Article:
Typically VHF marine radios operate with 25 watts and HT's at 5 watts. Although higher wattages are available. This band would work very much like the 2 meter ham band. It's nice you brought this up because it totally slipped my mind.
Several years ago the FCC dropped license requirements for boats under 300 tons. However, one might be in the wrong using this band several miles inland. Now, having said that, unless you are within a 100 miles of a FCC field office you probably won't have a problem. Something to consider, although a SSB cb would be an asset since 300-1000 miles comms are not uncommon.
No from personal experience. The FCC sent Df vans to La and all effected areas during Katrina because of the internet rangers believing all the rules are gone when the state of emergency was declared. A whole lot of CB's, HF and Ht radios were siezed immediately when licences werent presented on demand by FCC reps. You loose it all if you cause harmfull interference. And thats decided on scene by the effected ES group. This was a direct reaction from interference by the unknowing and unlicenced using voice on freqs designated in band plans as digital mode. Funny how fast the harmfull interference rule was used to shut down the bubbas. And the same " I'll do what I want when I want if the SHTF" will get your gear siezed, and maybe everything else you have just to shut you up. Yes, maybe you will get it back, much later after a court battle, but I doubt it seriously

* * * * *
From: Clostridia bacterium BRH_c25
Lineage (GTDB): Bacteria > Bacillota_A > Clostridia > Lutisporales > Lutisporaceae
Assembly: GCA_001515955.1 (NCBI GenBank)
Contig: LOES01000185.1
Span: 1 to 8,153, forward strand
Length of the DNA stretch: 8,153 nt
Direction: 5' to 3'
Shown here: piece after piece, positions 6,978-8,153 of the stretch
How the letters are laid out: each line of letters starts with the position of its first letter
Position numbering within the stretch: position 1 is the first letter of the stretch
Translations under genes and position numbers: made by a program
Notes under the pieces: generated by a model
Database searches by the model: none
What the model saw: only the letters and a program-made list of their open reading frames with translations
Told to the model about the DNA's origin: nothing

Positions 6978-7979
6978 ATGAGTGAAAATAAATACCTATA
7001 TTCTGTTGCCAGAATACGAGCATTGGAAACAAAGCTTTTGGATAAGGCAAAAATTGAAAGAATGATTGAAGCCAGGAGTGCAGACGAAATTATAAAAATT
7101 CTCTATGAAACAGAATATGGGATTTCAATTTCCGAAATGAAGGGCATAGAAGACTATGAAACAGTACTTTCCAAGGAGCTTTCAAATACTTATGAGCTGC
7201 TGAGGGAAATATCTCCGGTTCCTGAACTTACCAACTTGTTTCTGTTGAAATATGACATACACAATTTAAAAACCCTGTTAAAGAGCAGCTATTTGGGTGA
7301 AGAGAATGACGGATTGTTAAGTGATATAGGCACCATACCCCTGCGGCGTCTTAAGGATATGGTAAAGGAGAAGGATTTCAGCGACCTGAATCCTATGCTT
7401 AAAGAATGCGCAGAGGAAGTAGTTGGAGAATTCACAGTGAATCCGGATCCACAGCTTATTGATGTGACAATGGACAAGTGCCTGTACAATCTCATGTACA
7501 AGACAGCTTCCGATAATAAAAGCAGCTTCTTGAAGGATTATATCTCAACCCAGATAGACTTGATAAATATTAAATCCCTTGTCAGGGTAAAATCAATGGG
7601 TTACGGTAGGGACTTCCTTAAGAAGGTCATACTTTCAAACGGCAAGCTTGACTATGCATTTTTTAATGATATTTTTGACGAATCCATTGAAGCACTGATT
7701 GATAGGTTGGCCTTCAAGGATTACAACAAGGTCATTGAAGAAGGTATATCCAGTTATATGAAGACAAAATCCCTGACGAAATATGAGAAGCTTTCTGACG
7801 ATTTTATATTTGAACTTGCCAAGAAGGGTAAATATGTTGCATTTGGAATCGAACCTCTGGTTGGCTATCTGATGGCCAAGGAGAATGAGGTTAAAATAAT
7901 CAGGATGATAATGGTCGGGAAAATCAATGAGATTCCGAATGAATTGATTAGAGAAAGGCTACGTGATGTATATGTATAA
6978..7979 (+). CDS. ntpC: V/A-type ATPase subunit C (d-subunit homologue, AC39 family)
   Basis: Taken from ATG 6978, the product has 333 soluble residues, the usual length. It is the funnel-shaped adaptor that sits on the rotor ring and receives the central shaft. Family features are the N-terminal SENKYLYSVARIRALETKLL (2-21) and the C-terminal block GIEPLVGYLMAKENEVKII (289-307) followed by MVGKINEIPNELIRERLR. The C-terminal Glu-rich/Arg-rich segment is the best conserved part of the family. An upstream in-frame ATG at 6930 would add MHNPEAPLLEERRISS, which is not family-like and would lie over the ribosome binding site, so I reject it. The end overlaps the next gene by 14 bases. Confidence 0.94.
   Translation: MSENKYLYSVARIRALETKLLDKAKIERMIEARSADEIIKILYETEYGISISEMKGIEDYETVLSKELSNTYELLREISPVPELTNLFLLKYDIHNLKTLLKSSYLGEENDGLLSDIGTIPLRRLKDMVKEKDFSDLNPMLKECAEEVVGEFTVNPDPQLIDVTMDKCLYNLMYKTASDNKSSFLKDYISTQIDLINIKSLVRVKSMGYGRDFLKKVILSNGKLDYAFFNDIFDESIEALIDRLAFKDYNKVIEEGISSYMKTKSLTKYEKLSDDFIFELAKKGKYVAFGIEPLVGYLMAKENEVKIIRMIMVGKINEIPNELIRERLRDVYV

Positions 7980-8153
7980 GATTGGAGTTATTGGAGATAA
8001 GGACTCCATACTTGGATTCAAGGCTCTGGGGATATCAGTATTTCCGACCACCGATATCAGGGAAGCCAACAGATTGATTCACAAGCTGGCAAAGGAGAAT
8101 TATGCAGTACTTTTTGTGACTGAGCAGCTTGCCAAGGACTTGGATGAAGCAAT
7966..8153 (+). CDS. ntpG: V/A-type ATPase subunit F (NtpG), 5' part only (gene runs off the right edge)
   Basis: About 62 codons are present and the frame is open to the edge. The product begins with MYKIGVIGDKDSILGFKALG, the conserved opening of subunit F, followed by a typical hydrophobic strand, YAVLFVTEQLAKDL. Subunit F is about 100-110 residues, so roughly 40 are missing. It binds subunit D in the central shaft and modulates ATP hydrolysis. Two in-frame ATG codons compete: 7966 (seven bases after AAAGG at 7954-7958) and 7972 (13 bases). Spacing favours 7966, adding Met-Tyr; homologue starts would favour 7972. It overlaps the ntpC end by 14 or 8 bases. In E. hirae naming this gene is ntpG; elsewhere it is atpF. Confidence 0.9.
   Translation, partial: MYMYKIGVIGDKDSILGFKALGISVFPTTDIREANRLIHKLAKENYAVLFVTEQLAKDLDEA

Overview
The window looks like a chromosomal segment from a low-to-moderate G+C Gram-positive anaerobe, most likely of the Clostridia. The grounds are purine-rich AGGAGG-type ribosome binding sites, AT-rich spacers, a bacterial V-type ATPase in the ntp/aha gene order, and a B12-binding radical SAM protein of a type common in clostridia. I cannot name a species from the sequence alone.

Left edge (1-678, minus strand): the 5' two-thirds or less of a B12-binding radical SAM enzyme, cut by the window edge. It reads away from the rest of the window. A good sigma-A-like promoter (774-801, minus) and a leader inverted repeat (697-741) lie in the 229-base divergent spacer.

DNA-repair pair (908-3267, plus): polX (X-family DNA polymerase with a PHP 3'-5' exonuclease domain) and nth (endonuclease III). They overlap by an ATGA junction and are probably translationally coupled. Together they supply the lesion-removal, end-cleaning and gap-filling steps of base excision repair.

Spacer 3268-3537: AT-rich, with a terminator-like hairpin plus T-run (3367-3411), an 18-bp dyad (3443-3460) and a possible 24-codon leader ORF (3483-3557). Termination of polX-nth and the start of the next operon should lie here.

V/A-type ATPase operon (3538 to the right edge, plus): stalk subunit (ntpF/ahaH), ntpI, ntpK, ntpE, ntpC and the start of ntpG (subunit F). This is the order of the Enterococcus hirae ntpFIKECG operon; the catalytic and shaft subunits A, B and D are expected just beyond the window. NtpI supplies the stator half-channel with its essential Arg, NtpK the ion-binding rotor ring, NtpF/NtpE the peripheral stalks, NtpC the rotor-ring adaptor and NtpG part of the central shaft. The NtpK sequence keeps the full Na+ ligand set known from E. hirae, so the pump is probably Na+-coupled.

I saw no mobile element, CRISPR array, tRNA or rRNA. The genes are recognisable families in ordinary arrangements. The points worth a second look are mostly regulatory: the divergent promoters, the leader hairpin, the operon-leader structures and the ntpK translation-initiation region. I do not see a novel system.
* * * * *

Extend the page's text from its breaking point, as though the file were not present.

The radio I am issued at work is a marine band radio. Encrypted, issued by a 3 letter agency. I would highly recommend you or anyone NOT transmittiing on any marine band freq if you are not on the water
The FCC is the nicest agency knocking on your door. You, and everyone else has NO idea what you dont know about frequency allocations, wrong answer about 100 miles from a field office. And big wrong answer about using these because "nobody will know". Guarantee, there are people using these freqs closer than 100 miles to you, in all 50 states. Monitor the band a bit, those funny whistles and chirps. Guess who??